court should not disturb the finding of acquittal recorded by the trial court.
person has, no doubt, a profound right not to be convicted of an offence which
is not established by the evidential standard of proof beyond reasonable doubt.
Though this standard is a higher standard, there is, however, no absolute
standard. What degree of probability amounts to "proof" is an
exercise particular to each case. Referring to the interdependence of evidence
and the confirmation of one piece of evidence by another, a learned author says
[see "The Mathematics of Proof II":
Criminal Law Review, 1979, by Sweet and Maxwell, p.340 (342)]:
multiplication rule does not apply if the separate pieces of evidence are
dependent. Two events are dependent when they tend to occur together, and the
evidence of such events may also be said to be dependent.
In a criminal case,
different pieces of evidence directed to establishing that the defendant did
the prohibited act with 36 the specified state of mind are generally
dependent. A junior may feel doubt whether to credit an alleged confession, and
doubt whether to infer guilt from the fact that the defendant fled from
justice. But since it is generally guilty rather than innocent people who make
confessions, and guilty rather than innocent people who run away, the two
doubts are not to be multiplied together. The one piece of evidence may confirm
would be called reasonable if they are free from a zest for abstract
speculation. Law cannot afford any favourite other than truth. To constitute
reasonable doubt, it must be free from an overemotional response.
Doubts must be actual
and substantial doubts as to the guilt of the accused persons arising from the
evidence, or from the lack of it, as opposed to mere vague apprehensions. A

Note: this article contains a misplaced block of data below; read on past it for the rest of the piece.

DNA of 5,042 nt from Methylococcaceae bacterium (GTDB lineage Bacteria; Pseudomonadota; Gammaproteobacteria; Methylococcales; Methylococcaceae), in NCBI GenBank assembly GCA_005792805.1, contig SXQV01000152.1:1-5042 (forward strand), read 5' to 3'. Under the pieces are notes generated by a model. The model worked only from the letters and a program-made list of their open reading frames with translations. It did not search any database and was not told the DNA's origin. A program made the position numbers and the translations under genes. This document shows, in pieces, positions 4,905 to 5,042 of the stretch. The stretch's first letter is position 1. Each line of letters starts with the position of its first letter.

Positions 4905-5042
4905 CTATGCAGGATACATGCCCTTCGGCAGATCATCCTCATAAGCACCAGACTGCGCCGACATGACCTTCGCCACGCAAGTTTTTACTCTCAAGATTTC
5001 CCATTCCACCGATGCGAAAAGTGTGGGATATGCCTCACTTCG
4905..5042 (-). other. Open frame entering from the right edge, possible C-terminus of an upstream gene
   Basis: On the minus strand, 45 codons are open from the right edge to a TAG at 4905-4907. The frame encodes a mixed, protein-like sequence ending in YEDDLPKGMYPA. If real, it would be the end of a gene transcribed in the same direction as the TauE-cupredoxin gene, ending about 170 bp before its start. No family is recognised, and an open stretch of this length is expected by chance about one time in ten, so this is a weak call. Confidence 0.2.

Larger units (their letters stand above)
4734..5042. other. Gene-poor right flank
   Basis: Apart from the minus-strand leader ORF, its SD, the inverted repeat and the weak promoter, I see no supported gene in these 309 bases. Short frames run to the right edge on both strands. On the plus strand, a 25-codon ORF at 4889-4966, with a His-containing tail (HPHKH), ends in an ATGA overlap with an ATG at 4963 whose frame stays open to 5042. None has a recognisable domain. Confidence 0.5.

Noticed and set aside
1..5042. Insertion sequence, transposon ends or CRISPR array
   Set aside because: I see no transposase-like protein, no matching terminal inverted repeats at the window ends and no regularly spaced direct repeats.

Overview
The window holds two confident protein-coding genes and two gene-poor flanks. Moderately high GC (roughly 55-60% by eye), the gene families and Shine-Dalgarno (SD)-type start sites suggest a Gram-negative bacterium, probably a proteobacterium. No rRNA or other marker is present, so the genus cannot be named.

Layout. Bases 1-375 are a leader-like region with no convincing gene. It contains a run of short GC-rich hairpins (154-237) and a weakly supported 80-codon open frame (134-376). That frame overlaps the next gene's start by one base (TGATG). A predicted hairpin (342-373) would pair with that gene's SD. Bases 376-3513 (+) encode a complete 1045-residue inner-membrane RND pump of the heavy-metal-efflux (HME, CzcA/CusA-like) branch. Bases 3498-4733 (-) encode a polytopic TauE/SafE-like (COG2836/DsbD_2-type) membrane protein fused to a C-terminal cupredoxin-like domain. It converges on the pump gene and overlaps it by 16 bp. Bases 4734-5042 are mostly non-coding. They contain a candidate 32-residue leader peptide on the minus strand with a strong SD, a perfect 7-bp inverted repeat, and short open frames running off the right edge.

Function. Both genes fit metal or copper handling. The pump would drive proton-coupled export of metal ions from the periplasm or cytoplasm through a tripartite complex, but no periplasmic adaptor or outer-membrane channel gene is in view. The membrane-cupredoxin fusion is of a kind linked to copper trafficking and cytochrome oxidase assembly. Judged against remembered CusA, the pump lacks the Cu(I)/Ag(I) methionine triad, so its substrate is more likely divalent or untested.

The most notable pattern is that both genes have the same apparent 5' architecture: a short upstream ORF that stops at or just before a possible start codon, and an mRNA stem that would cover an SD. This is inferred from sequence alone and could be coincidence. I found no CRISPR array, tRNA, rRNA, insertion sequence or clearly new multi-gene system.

reasonable doubt is not an imaginary, trivial or a merely possible doubt, but a
fair doubt based upon reason and common sense. It must grow out of the evidence
in the case.
concepts of probability, and the degrees of it, cannot obviously be expressed
in terms of units to be mathematically enumerated as to how many of such units
constitute proof beyond reasonable doubt. There is an unmistakable subjective
element in the evaluation of the degrees of probability and the quantum of
proof. Forensic probability must, in the last analysis, rest on a robust common
sense and, ultimately, on the trained intuitions of the Judge. While the
protection given by the criminal process to the accused persons is not to be
eroded, at the same time, uninformed legitimization of trivialities would make
a mockery of administration of criminal justice. This position was
illuminatingly stated by Venkatachaliah, J. (as His Lordship then was) in State
of U.P. v. Krishna Gopal (1988 (4) SCC 302).
above position was highlighted in Krishnan and Anr. v. State represented by
Inspector of Police (2003 (7) SCC 56).
the conclusions of the High Court are considered in the background of the principles
set out above, the inevitable conclusion is that the appeals are without merit,
deserve dismissal, which we direct.
(Dr. ARIJIT PASAYAT)